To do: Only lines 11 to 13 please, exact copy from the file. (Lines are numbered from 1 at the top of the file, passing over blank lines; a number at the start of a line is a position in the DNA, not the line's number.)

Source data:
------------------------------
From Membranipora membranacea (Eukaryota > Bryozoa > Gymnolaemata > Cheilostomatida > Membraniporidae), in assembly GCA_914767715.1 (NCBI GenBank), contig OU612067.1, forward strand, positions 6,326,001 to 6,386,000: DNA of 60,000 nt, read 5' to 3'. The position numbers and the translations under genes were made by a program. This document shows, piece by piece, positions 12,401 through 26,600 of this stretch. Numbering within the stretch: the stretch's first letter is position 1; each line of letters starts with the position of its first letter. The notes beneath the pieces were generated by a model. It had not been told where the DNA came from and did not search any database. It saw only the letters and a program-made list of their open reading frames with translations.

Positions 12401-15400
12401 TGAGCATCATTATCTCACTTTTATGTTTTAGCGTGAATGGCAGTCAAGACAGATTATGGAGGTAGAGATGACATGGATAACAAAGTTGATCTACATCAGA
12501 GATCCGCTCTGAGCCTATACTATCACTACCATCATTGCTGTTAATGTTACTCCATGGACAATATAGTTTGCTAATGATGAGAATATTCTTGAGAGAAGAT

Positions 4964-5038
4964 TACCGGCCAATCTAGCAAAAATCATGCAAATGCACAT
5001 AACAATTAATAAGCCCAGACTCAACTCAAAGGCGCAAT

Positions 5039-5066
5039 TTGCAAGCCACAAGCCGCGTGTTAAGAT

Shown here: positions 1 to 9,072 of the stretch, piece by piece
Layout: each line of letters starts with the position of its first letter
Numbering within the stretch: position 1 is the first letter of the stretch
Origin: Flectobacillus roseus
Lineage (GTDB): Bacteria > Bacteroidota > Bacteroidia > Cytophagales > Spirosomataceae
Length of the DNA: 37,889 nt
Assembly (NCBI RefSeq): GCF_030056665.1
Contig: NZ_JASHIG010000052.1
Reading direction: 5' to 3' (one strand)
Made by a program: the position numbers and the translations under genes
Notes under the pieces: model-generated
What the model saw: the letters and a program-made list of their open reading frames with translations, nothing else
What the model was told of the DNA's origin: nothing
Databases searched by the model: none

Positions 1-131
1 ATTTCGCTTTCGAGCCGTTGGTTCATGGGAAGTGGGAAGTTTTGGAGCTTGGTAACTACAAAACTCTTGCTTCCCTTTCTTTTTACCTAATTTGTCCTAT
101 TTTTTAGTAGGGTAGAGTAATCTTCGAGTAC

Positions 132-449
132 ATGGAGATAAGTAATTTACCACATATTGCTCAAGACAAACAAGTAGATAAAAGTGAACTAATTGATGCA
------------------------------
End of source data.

Layout: each line of letters starts with the position of its first letter
Numbering within the stretch: position 1 is the first letter of the stretch
Origin: Flectobacillus roseus